Years ago, when my kids were in elementary school, I let one of them play a kid’s game on my computer. Hours later, when I got back on the computer, I had a virus. This was our first of many discussions about cyber safety.
It’s safe to say that the internet is increasingly becoming more of an unsafe place thanks to new cyber threats coming out and child predators finding more sophisticated ways of accessing our children’s accounts. While this frightens parents, it doesn’t seem to stop children from wanting to get online to play games, hang out with friends, or research. Parents must stay ever vigilant in making sure children know the threats that are out there.
As a parent, I have explained the dangers on the internet and what they need to avoid, but is this enough? We say our “Stay Safe Online and Keep Away From Perverts” lecture and send them on their merry way? There is much more that we must explain to them!
Part of having the responsibility of being on the internet is using it safely. These tips are musts for ensuring your kids are staying safe online.
- What you put out into the internet stays there even if you delete it. It is important to understand this and avoid making off-hand comments, bullying statements to other kids, etc. What you put on the internet now will stay on the internet. That means your future boss could read it, your children’s children could read it, so be aware of this.
- Check your basic security to see what is showing up on search engines. Doing a simple Google search on your name, address, etc. to see if your personal information is protected is a great start in making sure your kids are staying safe. Moreover, teach them to keep this information off the internet. That means not adding this to social media accounts. To be clear, kids and teens should not post their email address, physical home address, phone numbers or any information that compromises the safety of the family.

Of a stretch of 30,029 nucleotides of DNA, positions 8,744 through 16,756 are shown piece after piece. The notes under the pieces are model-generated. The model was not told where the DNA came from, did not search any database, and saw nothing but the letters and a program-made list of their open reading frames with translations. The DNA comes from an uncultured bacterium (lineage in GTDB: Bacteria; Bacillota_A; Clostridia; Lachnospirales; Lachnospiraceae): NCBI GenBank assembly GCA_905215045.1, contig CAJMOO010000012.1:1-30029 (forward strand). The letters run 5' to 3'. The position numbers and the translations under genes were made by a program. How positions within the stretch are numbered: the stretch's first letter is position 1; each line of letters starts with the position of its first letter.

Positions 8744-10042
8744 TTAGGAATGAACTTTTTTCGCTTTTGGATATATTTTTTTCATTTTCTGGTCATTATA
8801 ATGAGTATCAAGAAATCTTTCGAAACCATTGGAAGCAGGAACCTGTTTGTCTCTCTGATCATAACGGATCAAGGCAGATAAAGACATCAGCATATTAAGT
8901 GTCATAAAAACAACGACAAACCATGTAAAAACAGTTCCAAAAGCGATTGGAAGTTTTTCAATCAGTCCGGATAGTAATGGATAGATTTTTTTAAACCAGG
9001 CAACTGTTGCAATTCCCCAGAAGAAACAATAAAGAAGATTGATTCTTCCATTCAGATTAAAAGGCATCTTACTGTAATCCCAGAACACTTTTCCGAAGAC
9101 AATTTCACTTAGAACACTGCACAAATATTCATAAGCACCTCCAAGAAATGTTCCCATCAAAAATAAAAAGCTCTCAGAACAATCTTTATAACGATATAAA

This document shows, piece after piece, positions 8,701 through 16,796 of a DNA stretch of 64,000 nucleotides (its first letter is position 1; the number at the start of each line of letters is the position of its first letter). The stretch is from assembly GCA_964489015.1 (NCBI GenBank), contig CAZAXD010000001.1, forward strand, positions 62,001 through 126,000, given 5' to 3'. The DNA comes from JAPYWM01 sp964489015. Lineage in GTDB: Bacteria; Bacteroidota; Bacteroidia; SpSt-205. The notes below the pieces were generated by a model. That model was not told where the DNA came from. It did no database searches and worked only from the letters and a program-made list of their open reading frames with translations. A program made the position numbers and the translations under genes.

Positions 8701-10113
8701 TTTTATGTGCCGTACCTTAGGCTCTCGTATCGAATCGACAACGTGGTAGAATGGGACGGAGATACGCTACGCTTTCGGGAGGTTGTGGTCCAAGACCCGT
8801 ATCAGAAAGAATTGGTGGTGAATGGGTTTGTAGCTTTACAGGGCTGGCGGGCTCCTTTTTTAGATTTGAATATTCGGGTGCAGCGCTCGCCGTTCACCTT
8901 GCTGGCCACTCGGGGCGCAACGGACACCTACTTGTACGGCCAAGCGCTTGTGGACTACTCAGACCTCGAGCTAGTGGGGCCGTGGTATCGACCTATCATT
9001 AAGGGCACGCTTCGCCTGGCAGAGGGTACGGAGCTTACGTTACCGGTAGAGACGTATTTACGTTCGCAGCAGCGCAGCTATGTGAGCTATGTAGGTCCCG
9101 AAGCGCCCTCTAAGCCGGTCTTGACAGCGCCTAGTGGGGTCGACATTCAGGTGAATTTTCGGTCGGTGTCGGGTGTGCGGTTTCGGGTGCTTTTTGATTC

- Use the strictest privacy settings for social media accounts. With 73% of teens and 68% of young adults on social media, it’s hard to avoid. You still have a say in where they “socialize” online, so be present when they are setting up their accounts to ensure their privacy is protected. As well, instruct them not to put personal information out there. For instance, a teen posts a message on Facebook indicating the family is leaving for the weekend and the house will be vacant. If the teen has posted their address at any time on their account, then they have painted a target on themselves and exposed that family to a possible break-in. Asking a trusted friend to see what personal information they can find on your social media accounts can also give you a different perspective and see what others are seeing on your account.
- Change your passwords. Keep your accounts safe from hacking by regularly changing the password. And no matter what you do, don’t use “password” or “12345” as your password. Make your password unpredictable using alphanumeric phrases. Here are some tips for creating an unhackable password.
- Check your computer regularly and search for viruses. Part of being on the internet is ensuring the computer you are using isn’t infected with virus software.
For added safety, use these same tips for cellular phone and text message safety as well. Instruct children not to accept unknown phone numbers. Kids should only answer phone calls and text messages from their contact list.